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Display of the works of the Karpiński Sisters

Joanna Karpińska, Dance, oil, canvas, 1934

Display of the works of the Karpiński Sisters

MNK The Main Building

al. 3 Maja 1
Show as part of the exhibition "Wilno, Vilnius, Vilne 1918-1948. One city - many stories"

Irena (1901-1985) and Joanna (1902-1999) Karpińska are known as the founders of the Municipal School of Painting and Art Industry in Siedlce, which was active between 1944 and 1947, but also as artists whose pedagogical activities had a great impact on a group of Siedlce artists operating during the occupation and after the Second World War.

The sisters’ artistic education began much earlier, first in Poznań where they both attended college, and then Irena, after a year of Polish philology at the University of Poznań, joined Joanna in 1925 to study together at the School of Decorative Arts and Artistic Industry.

The next stop on the Karpińska sisters’ path of artistic development was Vilnius, which largely shaped the painting techniques they used and the subject matter of their works. In 1928, Irena Karpińska entered the Faculty of Fine Arts of Stephen Báthory University in Vilnius, followed a year later by Joanna. Both began their five-year long painting studies in the studio of the well-known and respected artist Ludomir Sleńdziński. Studying under the Vilnius master was a breakthrough moment for the Karpińskas in their art.

Although Irena’s and Joanna’s destinies were shaped similarly during these years, their activities and artistic choices, despite the same techniques, differed in many respects.

The works presented here cover the wartime period of the creations of Irena and Joanna Karpińska. However, it is worth pointing out that it was the years of interwar education in Sleńdziński’s studio and the influence of other prominent Vilnius artists of the 1920s-30s, such as Tymon Niesiołowski, Michał Rouba, Jerzy Hoppen, and Bronisław Jamontt, that were most significant for the sister painters.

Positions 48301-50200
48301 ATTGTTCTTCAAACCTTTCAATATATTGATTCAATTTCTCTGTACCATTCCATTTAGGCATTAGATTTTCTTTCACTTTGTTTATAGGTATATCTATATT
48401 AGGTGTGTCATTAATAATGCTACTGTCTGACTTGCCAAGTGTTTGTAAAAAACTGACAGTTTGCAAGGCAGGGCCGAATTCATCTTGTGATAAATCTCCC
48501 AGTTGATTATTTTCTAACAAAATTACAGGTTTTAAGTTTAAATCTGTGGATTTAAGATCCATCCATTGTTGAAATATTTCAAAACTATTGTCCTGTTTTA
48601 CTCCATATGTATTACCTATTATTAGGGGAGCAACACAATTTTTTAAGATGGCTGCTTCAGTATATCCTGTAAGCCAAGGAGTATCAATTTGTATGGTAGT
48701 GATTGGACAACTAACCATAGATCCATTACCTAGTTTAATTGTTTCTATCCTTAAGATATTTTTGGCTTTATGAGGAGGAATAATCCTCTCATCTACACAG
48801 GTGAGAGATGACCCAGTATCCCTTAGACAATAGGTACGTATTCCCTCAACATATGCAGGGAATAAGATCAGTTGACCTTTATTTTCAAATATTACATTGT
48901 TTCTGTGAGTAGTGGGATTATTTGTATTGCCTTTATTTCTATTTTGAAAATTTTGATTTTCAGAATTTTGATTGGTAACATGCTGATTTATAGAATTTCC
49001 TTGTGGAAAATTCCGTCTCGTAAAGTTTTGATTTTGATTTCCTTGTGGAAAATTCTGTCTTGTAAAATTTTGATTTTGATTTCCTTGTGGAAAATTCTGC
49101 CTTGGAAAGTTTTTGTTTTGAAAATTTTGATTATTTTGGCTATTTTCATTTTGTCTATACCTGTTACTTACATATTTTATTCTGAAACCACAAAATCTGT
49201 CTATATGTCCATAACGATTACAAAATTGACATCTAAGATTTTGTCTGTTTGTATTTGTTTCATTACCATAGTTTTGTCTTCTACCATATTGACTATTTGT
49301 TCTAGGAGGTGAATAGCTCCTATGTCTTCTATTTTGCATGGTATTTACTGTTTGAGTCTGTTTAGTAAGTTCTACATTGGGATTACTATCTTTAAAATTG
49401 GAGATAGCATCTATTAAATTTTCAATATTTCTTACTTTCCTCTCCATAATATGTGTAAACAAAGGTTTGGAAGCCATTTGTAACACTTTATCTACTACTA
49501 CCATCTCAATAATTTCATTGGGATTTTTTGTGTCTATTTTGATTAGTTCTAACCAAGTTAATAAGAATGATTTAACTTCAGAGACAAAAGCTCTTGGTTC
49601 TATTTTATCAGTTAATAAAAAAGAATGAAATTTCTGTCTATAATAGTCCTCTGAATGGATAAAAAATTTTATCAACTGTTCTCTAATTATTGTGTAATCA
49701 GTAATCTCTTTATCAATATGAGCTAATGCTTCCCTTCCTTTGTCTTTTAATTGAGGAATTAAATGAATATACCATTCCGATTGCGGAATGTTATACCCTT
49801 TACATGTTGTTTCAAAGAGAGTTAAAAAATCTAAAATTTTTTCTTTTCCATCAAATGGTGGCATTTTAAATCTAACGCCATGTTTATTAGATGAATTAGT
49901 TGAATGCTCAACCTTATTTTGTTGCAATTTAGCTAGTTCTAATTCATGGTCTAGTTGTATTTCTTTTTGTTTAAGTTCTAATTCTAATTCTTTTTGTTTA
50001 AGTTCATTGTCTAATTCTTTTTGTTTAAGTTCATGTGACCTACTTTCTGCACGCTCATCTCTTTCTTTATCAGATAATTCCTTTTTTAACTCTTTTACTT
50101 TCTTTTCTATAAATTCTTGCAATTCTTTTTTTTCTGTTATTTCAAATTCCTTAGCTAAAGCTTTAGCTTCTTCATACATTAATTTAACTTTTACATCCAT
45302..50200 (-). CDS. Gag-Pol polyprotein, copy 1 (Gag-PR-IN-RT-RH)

In her work, Irena Karpińska focuses on man and his role and place in the world. Her works are characterised by solemnity and nostalgia, not exactly easy on the eyes, but certainly an inspiring reflection on human existence. The elder sister’s works speak to the social problems of her times, proving her to be an extremely careful observer of life. Another particular sensibility is apparent in two works from 1939—a drawing and a colour print in which the artist directly alludes to the turmoil of war and the catastrophe that befell the peoples of Europe. Irena in her drawings, prints, and monotypes touched on themes of love and hatred, the creation of beautiful things and their annihilation, joy and suffering, all in direct reference to man, who always remained at the centre of her artistic considerations.

The younger of the sisters, Joanna Karpińska, created in monotype technique mainly still-life compositions and landscapes. War themes are absent from her work. The artist depicts social life, capturing unique moments from the lives of the people she portrays. From the period before the outbreak of the war, a particularly important work of Joanna’s is the woodcut In a Café Garden, created in Vilnius in 1934. It portrays the Lithuanian capital as a modern, vibrant city, a place for meetings and the development of artistic creativity. This work, with minor changes, was repeated by Joanna in the early 1940s. Perhaps she was driven by nostalgia for the pre-war reality and the former Vilnius, which was forever changed by the experience of the Second World War.

Keywords: display, Karpińska